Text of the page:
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Steve Chiotakis: The real-estate market here at home is still in the pits, but the story's completely different north of the border. Home sales in Canada are soaring. And prices have reached an all-time high. Reporter Anita Elash has more from Toronto.
Anita Elash: Toronto's real-estate market is so hot these days that buyers are lining up to get in.
Real-estate agent: Hello.
When this real-estate agent arrived for an open house, to show off a three-bedroom duplex, there were already six people waiting in line.
Sisters Rita and Anna Iozzo are willing to spend up to $500,000. Rita says they've been searching for two months, and still can't find a house they can afford.
Rita Iozzo: We think it's a pretty good chunk of money and, uh, even things in our price range look like fixer-uppers.
Economists say Canada's housing market was never in as much trouble as the U.S. That's because Canada has a conservative banking system. You need a much bigger down payment and higher income to buy a house here. So there weren't a lot of defaults during the recession.
But one thing that did happen in Canada during the recession is that mortgage rates dropped to historic lows. They're currently between 2 and 4.5 percent. And that has potential home buyers lining up.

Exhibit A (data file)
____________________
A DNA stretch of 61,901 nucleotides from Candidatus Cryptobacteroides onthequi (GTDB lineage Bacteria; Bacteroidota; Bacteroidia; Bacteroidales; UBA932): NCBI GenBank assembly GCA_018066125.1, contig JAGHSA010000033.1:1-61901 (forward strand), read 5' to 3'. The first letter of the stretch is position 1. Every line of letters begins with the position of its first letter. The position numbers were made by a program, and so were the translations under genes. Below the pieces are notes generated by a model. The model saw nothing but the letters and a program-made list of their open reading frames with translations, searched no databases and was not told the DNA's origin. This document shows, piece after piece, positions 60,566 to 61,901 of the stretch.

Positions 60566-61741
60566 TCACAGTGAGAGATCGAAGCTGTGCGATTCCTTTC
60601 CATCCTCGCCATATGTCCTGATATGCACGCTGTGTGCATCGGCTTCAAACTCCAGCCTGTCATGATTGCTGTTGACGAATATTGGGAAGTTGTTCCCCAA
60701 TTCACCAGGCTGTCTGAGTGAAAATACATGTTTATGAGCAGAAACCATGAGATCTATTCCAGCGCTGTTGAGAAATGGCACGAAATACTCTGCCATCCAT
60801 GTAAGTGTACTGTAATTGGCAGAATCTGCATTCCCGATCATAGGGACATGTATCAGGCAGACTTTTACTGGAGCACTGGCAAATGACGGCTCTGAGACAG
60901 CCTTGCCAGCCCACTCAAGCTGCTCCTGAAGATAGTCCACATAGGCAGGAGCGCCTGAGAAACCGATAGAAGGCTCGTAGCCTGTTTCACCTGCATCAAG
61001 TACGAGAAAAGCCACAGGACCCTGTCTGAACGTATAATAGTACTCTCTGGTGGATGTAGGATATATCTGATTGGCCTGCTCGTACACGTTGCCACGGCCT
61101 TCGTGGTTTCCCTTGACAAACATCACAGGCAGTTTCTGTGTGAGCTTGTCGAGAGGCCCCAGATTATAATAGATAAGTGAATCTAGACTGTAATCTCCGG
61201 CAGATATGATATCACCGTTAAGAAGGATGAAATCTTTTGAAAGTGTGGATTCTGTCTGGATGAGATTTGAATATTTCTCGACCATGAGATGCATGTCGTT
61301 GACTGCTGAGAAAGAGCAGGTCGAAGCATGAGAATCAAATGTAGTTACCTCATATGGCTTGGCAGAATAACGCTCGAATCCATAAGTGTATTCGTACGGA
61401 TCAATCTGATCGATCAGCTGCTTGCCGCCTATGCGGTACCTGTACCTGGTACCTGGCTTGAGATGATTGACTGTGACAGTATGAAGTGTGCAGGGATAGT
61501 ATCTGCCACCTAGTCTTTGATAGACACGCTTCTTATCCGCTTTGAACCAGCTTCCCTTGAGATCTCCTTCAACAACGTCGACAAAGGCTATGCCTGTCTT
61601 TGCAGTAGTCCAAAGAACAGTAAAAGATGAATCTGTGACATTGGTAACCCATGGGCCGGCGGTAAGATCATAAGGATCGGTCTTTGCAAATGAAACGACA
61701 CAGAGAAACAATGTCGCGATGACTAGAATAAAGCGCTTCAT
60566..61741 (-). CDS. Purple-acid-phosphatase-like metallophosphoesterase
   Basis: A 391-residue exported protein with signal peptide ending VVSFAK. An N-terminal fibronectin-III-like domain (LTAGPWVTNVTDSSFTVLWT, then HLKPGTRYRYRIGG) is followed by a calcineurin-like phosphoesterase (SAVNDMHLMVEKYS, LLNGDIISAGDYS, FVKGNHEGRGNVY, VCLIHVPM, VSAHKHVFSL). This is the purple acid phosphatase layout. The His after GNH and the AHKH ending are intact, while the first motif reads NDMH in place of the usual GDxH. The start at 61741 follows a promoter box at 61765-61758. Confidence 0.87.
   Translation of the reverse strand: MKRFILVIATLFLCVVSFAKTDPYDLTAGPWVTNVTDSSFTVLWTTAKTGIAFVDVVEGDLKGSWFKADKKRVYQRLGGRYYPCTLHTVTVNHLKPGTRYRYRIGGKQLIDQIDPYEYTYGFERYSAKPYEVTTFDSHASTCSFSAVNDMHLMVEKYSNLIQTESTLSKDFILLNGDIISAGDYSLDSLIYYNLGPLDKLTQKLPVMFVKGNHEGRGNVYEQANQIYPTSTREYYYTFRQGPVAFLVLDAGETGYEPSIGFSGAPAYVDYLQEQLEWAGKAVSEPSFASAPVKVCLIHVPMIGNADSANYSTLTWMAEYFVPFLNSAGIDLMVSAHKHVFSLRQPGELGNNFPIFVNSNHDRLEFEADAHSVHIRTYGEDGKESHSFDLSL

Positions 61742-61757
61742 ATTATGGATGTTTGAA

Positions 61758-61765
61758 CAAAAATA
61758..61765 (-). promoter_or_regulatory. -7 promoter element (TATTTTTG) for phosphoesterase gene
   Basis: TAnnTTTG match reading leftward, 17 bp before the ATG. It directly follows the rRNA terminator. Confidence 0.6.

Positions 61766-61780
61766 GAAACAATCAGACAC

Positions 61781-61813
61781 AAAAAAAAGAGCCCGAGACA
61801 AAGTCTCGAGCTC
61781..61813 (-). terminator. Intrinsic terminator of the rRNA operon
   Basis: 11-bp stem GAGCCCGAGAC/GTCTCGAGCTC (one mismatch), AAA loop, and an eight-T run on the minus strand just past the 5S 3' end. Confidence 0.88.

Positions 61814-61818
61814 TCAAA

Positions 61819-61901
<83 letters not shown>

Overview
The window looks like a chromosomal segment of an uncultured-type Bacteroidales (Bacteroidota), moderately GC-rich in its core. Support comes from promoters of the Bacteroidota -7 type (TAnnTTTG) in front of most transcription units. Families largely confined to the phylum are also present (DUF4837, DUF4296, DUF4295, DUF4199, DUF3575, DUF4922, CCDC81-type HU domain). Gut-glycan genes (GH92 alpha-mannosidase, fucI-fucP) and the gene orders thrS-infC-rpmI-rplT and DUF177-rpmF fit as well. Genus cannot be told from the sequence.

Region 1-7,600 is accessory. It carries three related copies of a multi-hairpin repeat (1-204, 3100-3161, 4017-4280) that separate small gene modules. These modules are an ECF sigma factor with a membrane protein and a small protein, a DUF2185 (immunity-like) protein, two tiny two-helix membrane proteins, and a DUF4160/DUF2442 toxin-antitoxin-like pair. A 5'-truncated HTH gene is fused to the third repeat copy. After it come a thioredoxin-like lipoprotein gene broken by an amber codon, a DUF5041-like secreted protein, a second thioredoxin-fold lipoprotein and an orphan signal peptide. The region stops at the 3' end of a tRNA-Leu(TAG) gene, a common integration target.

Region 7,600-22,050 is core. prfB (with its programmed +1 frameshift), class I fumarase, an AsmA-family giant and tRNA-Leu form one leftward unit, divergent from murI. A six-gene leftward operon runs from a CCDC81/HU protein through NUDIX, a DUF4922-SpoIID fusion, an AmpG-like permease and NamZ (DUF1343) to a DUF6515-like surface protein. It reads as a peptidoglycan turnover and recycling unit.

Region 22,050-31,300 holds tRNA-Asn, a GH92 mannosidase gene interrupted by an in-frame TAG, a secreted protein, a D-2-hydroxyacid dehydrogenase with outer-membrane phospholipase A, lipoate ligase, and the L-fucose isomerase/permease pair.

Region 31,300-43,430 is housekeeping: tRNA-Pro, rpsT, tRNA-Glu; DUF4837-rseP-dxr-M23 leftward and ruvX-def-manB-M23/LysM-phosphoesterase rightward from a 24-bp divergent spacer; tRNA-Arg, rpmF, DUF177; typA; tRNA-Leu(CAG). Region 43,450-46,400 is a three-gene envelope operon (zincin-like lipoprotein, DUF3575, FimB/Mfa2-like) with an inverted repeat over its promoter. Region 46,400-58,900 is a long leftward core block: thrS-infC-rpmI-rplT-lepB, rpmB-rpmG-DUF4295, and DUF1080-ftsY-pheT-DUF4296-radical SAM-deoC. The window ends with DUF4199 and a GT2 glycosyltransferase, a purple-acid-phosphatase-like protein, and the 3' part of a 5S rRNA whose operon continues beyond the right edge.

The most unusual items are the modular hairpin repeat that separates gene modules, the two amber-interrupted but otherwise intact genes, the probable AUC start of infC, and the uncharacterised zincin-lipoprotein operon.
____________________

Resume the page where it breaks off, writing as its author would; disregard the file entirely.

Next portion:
Stefane Marion is a real-estate analyst with the National Bank.
STEFANE Marion: These are the best conditions in over 30 years for Canadian households that desire to buy a home.
But, those falling interest rates are driving up prices.
Adam Brown is a real estate agent who was standing in line at that downtown Toronto duplex. He says bidding wars are the new normal. And he expects this house will sell way above the asking price of four eighty-nine.
Adam Brown: It's a seller's market and sometimes sellers are getting greedy in this market.
Economist Stefane Marion says there's one big risk in all this -- that Canadians will buy themselves into a real-estate bubble. But, he says, Canada's economy is showing signs of growth. So he and others expects the Bank of Canada to raise its benchmark interest rate before real estate prices get out of hand.
In Toronto, I'm Anita Elash for Marketplace.